David Letterman and Jerry Seinfeld in “Comedians in Cars Getting Coffee.”
Jerry Seinfeld’s Web series, “Comedians in Cars Getting Coffee,” consists of little more than Mr. Seinfeld driving around and chatting about work and life with other comedians in 10- to 20-minute episodes shot on sunny days in and around New York or Los Angeles. Among its most frequent topics are his wealth and copious free time — “Coffee, liquor, money, is that your life now?” his “Seinfeld” cast mate Michael Richards asks — and these seem to be reflected in the show’s indolent, contented rhythms and (for short-format online video) high production values.
“Comedians in Cars” can feel like a vanity project, and during the sequences set in coffee shops, where Mr. Seinfeld and his friends discuss their craft and tell long, loud stories that might eventually be worked into routines, you’re glad you weren’t sitting at the next table. The force of Mr. Seinfeld’s personality — his overpowering, slightly frightening amiability — remains strong, however, and it’s easy to get sucked in. If you click on one of the episodes at Crackle.com, you’ll have sat through four or five before you know it.
The key to each episode’s success is the guest’s rapport with Mr. Seinfeld and the degree to which he realizes that it’s not enough to just riff and giggle — that even online chitchat takes work. In the show’s first season, Bob Einstein and Alec Baldwin got it: the episode featuring Mr. Baldwin, the only noncomedian among the guests, was easily the best. Season 2, beginning on Thursday, gets off to a good start with Sarah Silverman and, scheduled for next Thursday, David Letterman.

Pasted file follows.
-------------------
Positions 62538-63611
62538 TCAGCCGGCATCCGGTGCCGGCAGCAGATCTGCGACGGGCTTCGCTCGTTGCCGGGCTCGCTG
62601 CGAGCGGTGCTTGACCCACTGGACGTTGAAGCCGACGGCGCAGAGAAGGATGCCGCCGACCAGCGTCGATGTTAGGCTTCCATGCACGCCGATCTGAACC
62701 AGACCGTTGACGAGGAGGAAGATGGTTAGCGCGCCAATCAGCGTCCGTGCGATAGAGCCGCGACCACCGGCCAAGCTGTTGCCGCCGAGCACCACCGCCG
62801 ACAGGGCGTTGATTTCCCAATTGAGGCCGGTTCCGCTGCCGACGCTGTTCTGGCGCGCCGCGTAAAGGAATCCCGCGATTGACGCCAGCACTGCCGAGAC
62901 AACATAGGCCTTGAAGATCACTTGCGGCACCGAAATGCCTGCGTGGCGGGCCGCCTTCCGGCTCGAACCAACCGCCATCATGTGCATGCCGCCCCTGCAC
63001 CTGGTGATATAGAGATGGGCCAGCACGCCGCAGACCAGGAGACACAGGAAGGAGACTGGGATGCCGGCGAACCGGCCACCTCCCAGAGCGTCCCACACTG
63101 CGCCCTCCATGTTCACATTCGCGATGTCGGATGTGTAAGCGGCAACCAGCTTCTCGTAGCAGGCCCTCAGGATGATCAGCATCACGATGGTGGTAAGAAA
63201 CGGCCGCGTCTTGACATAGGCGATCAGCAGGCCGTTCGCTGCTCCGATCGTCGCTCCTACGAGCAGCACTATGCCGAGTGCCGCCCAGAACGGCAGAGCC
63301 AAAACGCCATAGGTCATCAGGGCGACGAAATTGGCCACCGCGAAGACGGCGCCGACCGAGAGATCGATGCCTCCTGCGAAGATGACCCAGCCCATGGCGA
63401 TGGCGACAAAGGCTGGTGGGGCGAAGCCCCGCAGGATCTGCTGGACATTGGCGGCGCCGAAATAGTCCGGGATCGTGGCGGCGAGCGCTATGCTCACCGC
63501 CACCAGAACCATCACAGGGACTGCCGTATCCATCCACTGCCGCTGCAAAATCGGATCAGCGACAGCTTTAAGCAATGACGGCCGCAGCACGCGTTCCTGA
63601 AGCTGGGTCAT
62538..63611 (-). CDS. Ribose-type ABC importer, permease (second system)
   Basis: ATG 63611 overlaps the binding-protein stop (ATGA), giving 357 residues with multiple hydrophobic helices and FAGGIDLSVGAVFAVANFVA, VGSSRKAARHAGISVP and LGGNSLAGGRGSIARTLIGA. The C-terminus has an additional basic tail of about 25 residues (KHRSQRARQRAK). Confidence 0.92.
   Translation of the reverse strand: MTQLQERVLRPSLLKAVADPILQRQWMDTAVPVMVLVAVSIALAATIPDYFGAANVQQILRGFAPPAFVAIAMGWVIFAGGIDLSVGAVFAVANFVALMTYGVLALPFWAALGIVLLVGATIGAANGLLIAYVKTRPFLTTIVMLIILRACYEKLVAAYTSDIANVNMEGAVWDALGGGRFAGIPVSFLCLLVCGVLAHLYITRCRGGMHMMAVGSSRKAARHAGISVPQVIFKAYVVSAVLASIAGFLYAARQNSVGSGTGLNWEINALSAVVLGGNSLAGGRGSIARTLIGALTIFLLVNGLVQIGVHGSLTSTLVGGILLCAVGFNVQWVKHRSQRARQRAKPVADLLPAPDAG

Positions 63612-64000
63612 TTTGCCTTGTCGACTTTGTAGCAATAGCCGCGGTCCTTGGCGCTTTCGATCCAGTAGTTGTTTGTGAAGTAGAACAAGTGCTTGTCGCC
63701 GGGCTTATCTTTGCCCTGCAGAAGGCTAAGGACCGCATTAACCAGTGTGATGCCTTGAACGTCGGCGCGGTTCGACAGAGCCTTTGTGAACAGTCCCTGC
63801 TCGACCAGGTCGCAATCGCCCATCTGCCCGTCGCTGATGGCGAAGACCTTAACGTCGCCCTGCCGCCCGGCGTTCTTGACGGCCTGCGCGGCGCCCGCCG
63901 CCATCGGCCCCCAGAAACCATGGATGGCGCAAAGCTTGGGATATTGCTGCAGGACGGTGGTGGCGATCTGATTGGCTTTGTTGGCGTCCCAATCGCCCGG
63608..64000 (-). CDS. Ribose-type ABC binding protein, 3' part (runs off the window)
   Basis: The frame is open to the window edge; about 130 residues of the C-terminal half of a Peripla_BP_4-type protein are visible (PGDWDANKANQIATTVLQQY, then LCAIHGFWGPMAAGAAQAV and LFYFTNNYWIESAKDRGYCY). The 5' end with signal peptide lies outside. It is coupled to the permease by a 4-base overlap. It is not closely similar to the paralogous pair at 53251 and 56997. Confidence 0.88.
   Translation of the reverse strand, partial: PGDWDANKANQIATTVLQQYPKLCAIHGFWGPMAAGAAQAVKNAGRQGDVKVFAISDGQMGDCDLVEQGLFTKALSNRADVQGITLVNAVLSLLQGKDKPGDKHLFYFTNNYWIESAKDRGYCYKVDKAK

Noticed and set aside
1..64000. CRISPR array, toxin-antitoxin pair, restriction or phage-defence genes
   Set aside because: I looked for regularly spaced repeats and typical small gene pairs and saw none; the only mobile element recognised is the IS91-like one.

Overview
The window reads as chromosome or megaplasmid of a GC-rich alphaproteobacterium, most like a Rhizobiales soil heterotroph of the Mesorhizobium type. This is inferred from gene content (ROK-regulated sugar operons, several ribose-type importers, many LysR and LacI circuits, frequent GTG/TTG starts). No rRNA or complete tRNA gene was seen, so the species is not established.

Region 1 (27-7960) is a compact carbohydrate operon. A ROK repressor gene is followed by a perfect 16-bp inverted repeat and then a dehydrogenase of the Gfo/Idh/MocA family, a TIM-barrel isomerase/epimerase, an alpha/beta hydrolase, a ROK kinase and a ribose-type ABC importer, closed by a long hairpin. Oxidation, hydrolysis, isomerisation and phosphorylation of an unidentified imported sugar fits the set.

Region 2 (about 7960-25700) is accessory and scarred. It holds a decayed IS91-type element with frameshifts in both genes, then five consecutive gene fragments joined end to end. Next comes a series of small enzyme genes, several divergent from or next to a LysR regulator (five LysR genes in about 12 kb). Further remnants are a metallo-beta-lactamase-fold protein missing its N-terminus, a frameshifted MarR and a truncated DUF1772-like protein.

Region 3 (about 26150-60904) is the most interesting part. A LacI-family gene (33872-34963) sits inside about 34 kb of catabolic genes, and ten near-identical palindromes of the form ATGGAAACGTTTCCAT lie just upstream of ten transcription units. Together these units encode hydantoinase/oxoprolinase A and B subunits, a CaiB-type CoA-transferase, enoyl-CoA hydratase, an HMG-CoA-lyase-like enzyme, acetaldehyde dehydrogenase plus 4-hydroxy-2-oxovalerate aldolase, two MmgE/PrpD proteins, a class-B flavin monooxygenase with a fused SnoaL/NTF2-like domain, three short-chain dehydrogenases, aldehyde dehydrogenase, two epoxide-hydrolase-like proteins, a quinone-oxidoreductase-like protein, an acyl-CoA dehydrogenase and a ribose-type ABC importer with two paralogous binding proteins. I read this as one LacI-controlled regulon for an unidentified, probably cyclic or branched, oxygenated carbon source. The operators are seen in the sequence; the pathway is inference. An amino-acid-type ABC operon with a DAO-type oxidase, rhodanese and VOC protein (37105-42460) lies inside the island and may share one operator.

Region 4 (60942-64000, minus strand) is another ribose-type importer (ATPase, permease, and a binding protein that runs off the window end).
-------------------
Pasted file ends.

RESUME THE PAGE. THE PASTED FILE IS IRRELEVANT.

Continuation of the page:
(It should be pointed out that Ms. Silverman is the first woman to be featured on the show and that among the first season’s 12 guests, 11 were white men. The only nonwhite guest, Mario Joyner, had to share an episode with Colin Quinn.)
Of particular note is the appearance of Mr. Letterman, who rarely performs outside his own talk show. For Mr. Seinfeld it’s a double get: He persuades Mr. Letterman to take a ride to the Green Granary cafe in New Milford, Conn., and he is allowed to drive the car that Paul Newman built for Mr. Letterman. The ultimate suburban Connecticut driving machine, it’s a custom Volvo station wagon with a turbocharged V-8 engine.
As with most “Comedians in Cars” episodes, nothing of great substance or hilarity is said; satisfaction comes (if you’re so inclined) from being in the company of two titans of comedy while they reminisce about Johnny Carson and compare notes on walking their dogs. You get to see Mr. Letterman’s Connecticut morning look — T-shirt and white stubble — and watch Mr. Seinfeld drive with no hands on the wheel, cut in front of other cars and pass on the right.
The episode stands out, though, as a meeting of equals, a situation Mr. Letterman slyly alludes to. “Can we just ask these people to leave?” he says, looking around the crowded restaurant.
“We don’t own this place,” Mr. Seinfeld says.
To which Mr. Letterman, perfectly capturing the Seinfeld-Letterman vibe, replies, “We can change that, can’t we?”
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